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If money makes the world go ‘round, what happens when there just isn’t enough of it? That was a problem that many of Britain’s North American colonies faced in the early eighteenth century. Metal coins were the preferred currency, but they were scarce. And, while large-scale merchants could often handle transactions with credit, that wasn’t as easy for small farmers or wage workers. As historian Katie A. Moore writes, colonies such as Pennsylvania developed an innovative solution: government loans to farmers in the form of notes that could then circulate throughout the colony’s economy.

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The spur that drove Pennsylvania’s creation of the new currency was a depression that began in 1720. The downturn was partly the result of growing competition from other producers of flour, a major export for the colony. There was also a credit crunch related to the South Sea Bubble. But, Moore argues, the biggest problem was the lack of currency.

Merchant and assemblyman Francis Rawle pushed for the issuance of paper money. He identified the currency issue as a particular problem for the poor, who sometimes simply couldn’t get hold of enough silver or copper to buy necessities. The idea was widely popular, and in 1723, the provincial assembly authorized issuance of the paper money.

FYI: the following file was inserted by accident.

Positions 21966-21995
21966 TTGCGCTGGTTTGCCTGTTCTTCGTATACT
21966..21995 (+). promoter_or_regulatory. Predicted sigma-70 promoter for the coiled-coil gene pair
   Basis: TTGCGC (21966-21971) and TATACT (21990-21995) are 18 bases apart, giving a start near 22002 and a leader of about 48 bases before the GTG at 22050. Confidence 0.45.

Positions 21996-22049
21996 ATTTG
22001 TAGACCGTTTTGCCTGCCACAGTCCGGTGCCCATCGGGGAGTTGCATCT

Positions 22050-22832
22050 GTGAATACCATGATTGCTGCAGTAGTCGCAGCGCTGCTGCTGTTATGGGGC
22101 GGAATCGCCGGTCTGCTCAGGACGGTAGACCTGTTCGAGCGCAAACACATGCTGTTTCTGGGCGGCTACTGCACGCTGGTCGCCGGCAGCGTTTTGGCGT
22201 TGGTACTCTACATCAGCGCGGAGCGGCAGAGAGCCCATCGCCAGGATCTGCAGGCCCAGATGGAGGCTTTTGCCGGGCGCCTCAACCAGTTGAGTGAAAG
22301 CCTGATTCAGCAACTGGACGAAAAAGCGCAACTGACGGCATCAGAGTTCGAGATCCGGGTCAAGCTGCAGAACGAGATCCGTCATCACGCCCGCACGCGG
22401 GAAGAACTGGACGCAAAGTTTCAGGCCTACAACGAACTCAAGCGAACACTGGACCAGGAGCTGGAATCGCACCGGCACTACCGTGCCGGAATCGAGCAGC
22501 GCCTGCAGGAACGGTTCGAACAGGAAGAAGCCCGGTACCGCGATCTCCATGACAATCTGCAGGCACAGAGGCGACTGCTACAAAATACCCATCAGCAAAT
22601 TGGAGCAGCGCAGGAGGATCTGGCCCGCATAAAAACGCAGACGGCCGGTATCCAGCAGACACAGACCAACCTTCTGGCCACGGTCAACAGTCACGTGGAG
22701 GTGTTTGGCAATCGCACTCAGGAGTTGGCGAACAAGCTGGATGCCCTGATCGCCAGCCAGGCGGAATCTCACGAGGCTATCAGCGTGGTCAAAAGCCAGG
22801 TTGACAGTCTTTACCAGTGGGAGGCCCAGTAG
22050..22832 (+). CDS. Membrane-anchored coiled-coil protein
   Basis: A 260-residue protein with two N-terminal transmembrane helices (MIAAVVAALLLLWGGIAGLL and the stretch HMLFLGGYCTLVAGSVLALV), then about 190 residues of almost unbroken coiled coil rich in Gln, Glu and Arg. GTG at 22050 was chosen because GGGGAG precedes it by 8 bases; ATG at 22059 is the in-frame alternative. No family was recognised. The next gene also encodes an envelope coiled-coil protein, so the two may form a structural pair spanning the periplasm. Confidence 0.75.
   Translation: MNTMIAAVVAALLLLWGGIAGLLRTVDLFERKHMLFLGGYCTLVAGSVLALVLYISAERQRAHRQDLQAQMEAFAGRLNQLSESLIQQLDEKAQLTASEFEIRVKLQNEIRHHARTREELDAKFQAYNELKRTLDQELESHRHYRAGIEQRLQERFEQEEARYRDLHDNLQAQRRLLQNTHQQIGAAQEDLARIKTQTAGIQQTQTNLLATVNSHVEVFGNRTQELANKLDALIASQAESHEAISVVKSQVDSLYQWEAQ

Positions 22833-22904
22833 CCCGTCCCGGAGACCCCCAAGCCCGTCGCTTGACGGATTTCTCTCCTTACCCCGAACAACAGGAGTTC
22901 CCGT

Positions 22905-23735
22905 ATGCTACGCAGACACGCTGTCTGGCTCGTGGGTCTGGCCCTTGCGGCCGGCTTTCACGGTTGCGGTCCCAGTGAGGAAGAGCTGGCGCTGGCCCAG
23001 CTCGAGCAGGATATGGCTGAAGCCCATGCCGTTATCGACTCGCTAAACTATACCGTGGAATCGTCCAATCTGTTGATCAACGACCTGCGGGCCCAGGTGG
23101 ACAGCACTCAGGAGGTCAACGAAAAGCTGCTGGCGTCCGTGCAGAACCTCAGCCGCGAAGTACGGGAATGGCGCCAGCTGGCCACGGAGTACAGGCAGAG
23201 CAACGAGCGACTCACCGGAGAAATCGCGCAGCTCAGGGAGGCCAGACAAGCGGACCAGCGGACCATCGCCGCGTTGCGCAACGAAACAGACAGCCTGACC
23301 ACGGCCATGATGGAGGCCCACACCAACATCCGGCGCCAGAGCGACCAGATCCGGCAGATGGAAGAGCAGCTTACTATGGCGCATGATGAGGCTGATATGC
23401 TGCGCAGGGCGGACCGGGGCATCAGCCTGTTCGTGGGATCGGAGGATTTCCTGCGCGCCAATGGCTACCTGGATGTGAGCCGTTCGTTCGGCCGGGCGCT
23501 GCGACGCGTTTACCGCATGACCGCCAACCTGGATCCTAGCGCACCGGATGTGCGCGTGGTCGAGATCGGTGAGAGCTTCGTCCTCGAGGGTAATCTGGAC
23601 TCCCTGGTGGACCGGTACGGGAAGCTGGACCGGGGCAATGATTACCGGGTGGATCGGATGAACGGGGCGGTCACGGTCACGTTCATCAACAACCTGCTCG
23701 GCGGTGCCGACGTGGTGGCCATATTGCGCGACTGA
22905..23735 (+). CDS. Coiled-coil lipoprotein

The new system allowed the colony’s government to make loans to landowners, equivalent to half the value of their land. They then paid the loan back with interest over time, preventing too much paper money from circulating in the economy. Decades later, philosopher David Hume described Pennsylvania’s system of currency as one in which “the land itself, which is the chief commodity, is coined and passes in circulation.”

Merchants expressed confidence in the new currency and began using it immediately, helping to legitimize the new system. Within a year, the influx of cash stimulated a full economic recovery for the colony.

The paper money wasn’t universally useful—it didn’t work for repaying British creditors, for example. It also gave an advantage to landowners, who actually received the loans, in comparison to artisans and wage-workers. Moore notes that the legislature could have provided direct loans to working-class people, who often depended on private credit from merchants and moneylenders.

Nonetheless, the paper money was popular across Pennsylvania’s political spectrum. When Britain sent the colony a new governor, Patrick Gordon, with instructions to stop any further printing of paper money, Gordon realized taking action on this would anger the provincial assembly, which was responsible for paying his salary. So he found ways to skirt the mother country’s rules and keep the money flowing, declaring that “No Man in the Province is more truly & sincerely a friend to this Currency than I am.”

Even after Parliament passed the Currency Act of 1764, banning legal tender paper money in British America, many in Pennsylvania just went on using their local money anyway.

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Pennsylvania History: A Journal of Mid-Atlantic Studies, Vol. 83, No. 4 (Autumn 2016), pp. 529-557
Penn State University Press